The international perspective seems to have been dominant at this year’s Jackson Hole meeting. During the final panel, covering financial markets, Arvind Krishnamurthy and Hanno Lustig presented their research on the US dollar exchange rate and its interrelatedness with the US treasury market (Mind the Gap in Sovereign Debt Markets: The US Treasury basis and the Dollar Risk Factor). They argue that monetary tightening leads to an appreciation of the US dollar through increases in the convenience yield, which reflects the safety and liquidity attributes offered by US Treasuries. There is no similar convenience yield channel for the Euro or the Yen, in response to shocks to safe asset demand. Since the 2008 financial crisis, the dollar exchange rate’s sensitivity to the convenience yield has even increased. Moreover, the authors argue that the convenience yield drives the US credit cycle. Foreign investors’ demand for safe and liquid US dollar assets, incentivize private US bond issuers to take on more leverage and reduces the fiscal discipline of the public sector. Further, foreign borrowers are incentivized to issue dollar-denominated assets leading to currency mismatches on their balance sheet, which can cause increases in the debt burden once the dollar appreciates. The global financial cycle is a US dollar cycle, they conclude.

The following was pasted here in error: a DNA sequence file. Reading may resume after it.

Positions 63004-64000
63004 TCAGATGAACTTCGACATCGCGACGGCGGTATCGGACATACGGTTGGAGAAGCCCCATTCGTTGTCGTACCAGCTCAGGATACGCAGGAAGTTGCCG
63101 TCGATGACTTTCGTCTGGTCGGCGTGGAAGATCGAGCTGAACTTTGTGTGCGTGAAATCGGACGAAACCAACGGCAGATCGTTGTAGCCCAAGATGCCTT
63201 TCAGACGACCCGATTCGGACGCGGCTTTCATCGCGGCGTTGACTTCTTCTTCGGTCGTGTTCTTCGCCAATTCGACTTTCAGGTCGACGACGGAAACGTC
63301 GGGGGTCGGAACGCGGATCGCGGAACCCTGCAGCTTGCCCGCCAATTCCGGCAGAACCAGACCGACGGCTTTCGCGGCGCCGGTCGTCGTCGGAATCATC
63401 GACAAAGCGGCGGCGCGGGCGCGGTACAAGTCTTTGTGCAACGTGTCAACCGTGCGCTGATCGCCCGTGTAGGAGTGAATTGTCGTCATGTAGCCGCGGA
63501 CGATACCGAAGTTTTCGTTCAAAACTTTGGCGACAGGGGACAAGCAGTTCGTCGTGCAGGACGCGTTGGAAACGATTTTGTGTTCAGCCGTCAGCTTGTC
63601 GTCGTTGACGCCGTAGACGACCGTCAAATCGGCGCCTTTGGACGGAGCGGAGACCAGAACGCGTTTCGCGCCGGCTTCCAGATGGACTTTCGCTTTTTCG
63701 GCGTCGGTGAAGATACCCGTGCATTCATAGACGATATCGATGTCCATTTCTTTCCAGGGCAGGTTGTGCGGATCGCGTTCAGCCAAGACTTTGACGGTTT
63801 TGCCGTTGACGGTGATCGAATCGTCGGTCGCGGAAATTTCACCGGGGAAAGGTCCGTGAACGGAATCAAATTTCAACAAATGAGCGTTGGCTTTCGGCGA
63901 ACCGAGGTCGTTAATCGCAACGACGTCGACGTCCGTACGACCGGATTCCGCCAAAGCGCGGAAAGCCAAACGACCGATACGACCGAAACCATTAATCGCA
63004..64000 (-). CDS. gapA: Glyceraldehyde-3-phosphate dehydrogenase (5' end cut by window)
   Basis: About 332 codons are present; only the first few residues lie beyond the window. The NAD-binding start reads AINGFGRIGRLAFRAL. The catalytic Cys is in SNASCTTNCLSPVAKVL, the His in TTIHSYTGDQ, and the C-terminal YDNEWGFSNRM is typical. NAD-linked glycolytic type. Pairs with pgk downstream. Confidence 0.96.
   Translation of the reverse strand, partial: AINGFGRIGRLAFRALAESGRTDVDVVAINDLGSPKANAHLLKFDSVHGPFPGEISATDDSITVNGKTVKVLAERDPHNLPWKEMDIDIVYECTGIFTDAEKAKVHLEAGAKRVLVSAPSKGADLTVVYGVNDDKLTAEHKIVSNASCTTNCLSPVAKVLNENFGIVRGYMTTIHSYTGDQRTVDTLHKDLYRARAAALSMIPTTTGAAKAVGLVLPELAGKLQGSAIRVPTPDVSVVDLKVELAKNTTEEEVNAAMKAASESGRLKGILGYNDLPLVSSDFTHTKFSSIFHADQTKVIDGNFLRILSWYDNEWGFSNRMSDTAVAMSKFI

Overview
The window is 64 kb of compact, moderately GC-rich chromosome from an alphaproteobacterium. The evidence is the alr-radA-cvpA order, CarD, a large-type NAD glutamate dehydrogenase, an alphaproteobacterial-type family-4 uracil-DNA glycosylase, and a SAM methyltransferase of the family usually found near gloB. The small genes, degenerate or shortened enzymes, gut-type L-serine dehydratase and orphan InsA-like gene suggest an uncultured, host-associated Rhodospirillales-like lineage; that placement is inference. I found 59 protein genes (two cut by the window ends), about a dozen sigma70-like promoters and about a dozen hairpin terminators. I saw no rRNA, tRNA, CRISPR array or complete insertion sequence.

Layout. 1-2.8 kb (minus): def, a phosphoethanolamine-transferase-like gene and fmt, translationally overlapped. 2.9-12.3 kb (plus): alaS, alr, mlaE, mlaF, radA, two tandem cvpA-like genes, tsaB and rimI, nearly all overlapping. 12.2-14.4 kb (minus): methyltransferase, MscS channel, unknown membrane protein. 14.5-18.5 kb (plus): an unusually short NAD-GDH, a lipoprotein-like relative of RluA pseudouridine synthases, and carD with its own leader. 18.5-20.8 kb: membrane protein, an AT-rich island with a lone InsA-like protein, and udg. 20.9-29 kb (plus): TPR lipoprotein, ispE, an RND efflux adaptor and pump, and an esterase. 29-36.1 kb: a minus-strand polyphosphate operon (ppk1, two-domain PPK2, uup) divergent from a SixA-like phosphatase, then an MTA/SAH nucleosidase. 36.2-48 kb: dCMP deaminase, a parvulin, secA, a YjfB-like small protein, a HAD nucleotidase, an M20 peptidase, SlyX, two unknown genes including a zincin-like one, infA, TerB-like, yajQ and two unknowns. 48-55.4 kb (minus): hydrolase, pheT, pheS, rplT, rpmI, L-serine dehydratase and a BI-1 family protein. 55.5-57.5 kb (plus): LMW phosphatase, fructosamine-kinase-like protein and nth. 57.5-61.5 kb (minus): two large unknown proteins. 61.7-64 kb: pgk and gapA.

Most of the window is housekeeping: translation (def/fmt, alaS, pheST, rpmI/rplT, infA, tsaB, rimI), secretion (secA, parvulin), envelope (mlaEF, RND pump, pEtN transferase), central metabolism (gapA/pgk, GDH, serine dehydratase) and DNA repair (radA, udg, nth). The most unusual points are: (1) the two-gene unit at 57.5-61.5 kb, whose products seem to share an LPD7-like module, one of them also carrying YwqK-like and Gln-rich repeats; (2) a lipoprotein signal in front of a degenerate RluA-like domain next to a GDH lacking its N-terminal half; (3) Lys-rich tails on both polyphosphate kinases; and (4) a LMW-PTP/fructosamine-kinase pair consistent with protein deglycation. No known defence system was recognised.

Overall, the 2019 Jackson Hole Economic Policy Symposium was dominated by a focus on international drivers, spillovers and coordination of monetary policy. According to Mark Carnes, Governor of the Bank of England, the mainstream view that the combination of inflation targeting central banks and flexible exchange rates best serves domestic mandates to stabilize inflation and maintain output at potential is eroding. The importance of cross-border spillovers has risen substantially, yet with the US dollar as the currency of choice for international trade, the effectiveness of adjustments through flexible exchange rates is limited. Divergence of US monetary policy with the rest of the world, thus, inherits challenges for other advanced economies and, particularly, emerging market economies. Thus, international coordination, particularly with respect to the provision of a global financial safety net, needs to be strengthened and local financial stability in advanced economies to be perceived as a global public good. Over the long-run Mark Carnes suggests building an international monetary and financial system with multiple reserve currencies to increase the supply of safe assets and lower the synchronization of trade and financial cycles.
(1) The agenda of the 2019 Jackson Hole Economic Policy Symposium including the materials presented, is made available by the Federal Reserve Bank of Kansas City (https://www.kansascityfed.org/publications/research/escp/symposiums/escp-2019).
Martin Ertl Franz Xaver Zobl
Chief Economist Economist
UNIQA Capital Markets GmbH UNIQA Capital Markets GmbH